Robt. Scott (Seal)
[Nat.?] Alexander (Seal)
The back of the above reads:
Return of the Jury
of the Dowery of –
Marey Phips alias
Mary Fulham &c
The final page in the file lists expenses associated with the probate:
The amount of the Costs that acrud [i.e. accrued] in Laying off the dower of the widow and relix of Isaac Fibbs
£ S d [i.e. Pounds, Shillings, Pence]
Geo. Alexander Survayer – 1..0..0
William young Pr. [i.e. per] 3 days – at 8/Pr day 1.4.0
Charles Campbell Pr do. [i.e. ditto] do. 1.4.0
John Callans Pr do. do. 1.4.0
William Callans Pr do. do. 1.4.0
James Smith Pr do. do. 1..4..0
Robert Scott Pr do. do. 1..4..0
Francis Ross Pr do. do. 1-4-0
Hugh Ross Pr do. do. 1-4 0
Moses Alexander Pr – do. do. 1-4.0
Nathaniel Alexander Pr 2 days – 0-16-0
James Callans Pr do. do. – 0-16-0
James Crayton Pr one day – 0-8-0
For summoning the Jurys and attending on them the Sum of – 4-8-0
Total – £ 18 4 0
Polly Fibbs is the subject of Cabarrus County bastardy bond records in 1803 and 1806, according to a published abstract. In 1803, the father was Samuel Martin. In 1806 the father was Robert Ross. In 1806, the father Robert Ross was to take care of the child.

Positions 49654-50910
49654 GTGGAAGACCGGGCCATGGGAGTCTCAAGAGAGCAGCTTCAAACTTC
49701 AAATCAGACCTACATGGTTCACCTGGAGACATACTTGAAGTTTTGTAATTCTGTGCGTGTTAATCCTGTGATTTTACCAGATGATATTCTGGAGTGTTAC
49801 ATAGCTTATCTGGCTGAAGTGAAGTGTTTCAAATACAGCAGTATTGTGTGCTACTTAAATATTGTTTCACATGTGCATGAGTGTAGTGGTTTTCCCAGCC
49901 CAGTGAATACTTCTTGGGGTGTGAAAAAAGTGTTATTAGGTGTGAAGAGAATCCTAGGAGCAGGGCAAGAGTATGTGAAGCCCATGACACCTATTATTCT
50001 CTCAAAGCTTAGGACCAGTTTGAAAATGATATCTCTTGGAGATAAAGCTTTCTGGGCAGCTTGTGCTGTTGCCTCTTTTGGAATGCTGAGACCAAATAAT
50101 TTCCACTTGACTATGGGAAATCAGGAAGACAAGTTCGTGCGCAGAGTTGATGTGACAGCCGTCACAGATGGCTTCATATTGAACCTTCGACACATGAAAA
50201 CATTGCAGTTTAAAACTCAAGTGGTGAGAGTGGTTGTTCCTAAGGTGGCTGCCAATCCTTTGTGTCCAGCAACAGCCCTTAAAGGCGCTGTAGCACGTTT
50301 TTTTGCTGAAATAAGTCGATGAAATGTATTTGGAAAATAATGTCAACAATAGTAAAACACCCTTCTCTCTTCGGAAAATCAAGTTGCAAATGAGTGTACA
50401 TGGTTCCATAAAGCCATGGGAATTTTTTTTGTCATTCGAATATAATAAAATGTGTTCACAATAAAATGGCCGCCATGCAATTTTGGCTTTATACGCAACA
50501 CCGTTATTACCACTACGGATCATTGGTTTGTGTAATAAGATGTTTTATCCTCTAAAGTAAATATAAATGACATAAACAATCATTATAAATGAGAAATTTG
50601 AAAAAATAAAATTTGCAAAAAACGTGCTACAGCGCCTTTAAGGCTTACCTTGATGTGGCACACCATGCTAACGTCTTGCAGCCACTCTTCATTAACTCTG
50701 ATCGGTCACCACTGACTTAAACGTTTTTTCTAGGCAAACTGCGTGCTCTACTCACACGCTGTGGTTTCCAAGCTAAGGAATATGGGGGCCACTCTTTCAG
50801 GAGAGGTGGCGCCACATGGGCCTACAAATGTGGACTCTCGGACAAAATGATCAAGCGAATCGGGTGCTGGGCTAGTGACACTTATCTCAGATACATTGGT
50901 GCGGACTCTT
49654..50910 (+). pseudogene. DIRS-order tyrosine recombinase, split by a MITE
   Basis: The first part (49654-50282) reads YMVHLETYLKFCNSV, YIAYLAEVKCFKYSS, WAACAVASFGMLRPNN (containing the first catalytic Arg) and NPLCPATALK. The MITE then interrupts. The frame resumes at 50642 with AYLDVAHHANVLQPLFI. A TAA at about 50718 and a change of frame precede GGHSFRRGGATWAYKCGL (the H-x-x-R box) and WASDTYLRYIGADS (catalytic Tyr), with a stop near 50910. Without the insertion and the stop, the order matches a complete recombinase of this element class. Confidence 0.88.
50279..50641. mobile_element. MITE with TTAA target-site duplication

Note that Polly was an extremely common nickname for Mary. Was the Polly of the bastardy bonds the same as the “Marey” (Fulham) Fibbs or Phips of the probate records?
Note also that the Ross name appears multiple times in the probate records, although not Robert Ross. Abstracted marriage records or bonds for Cabarrus County include one for Levy Russel to Sarrah Fibbs, dated 25 November 1797, one for Hugh Johnston to Hannah Fibbs, dated 14 September 1801, and one for Jean Phipps to Thomas Martin, dated 16 June 1810.
A different family group sheet approaches this family from a different angle, that being the Russell family connection. Again, Sarrah Fibbs is supposed to have married Levy Russell in 1797.
That sheet, oddly, associates the Russell family with Rowan County, North Carolina, where Phips, Phipps, etc. family were early on, and associates them with the Mebane family. The Mebanes might not have intermarried with the Phipps family, as far as can be immediately remembered, but they were definitely around the same vicinity as the Phipps family in Guilford County, North Carolina.